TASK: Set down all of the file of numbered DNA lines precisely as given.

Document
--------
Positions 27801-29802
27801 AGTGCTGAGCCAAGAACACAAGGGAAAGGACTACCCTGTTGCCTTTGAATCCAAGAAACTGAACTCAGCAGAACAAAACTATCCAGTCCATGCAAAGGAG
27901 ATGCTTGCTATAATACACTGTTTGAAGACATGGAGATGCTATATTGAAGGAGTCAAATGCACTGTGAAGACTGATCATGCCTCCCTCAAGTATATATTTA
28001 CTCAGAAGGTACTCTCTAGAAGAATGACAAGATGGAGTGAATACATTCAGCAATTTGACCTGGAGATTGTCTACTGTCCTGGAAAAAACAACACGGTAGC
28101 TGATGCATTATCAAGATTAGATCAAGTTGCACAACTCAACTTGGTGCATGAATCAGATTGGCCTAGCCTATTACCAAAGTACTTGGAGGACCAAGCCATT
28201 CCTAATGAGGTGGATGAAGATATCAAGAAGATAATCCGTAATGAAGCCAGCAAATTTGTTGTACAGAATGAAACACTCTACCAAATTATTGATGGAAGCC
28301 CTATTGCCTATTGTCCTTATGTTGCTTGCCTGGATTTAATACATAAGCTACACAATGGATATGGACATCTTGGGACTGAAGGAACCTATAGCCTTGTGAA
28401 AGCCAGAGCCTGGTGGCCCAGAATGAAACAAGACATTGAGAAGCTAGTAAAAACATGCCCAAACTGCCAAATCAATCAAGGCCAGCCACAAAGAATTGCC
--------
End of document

Positions 27801-29802
27801 AGTGCTGAGCCAAGAACACAAGGGAAAGGACTACCCTGTTGCCTTTGAATCCAAGAAACTGAACTCAGCAGAACAAAACTATCCAGTCCATGCAAAGGAG
27901 ATGCTTGCTATAATACACTGTTTGAAGACATGGAGATGCTATATTGAAGGAGTCAAATGCACTGTGAAGACTGATCATGCCTCCCTCAAGTATATATTTA
28001 CTCAGAAGGTACTCTCTAGAAGAATGACAAGATGGAGTGAATACATTCAGCAATTTGACCTGGAGATTGTCTACTGTCCTGGAAAAAACAACACGGTAGC
28101 TGATGCATTATCAAGATTAGATCAAGTTGCACAACTCAACTTGGTGCATGAATCAGATTGGCCTAGCCTATTACCAAAGTACTTGGAGGACCAAGCCATT
28201 CCTAATGAGGTGGATGAAGATATCAAGAAGATAATCCGTAATGAAGCCAGCAAATTTGTTGTACAGAATGAAACACTCTACCAAATTATTGATGGAAGCC
28301 CTATTGCCTATTGTCCTTATGTTGCTTGCCTGGATTTAATACATAAGCTACACAATGGATATGGACATCTTGGGACTGAAGGAACCTATAGCCTTGTGAA
28401 AGCCAGAGCCTGGTGGCCCAGAATGAAACAAGACATTGAGAAGCTAGTAAAAACATGCCCAAACTGCCAAATCAATCAAGGCCAGCCACAAAGAATTGCC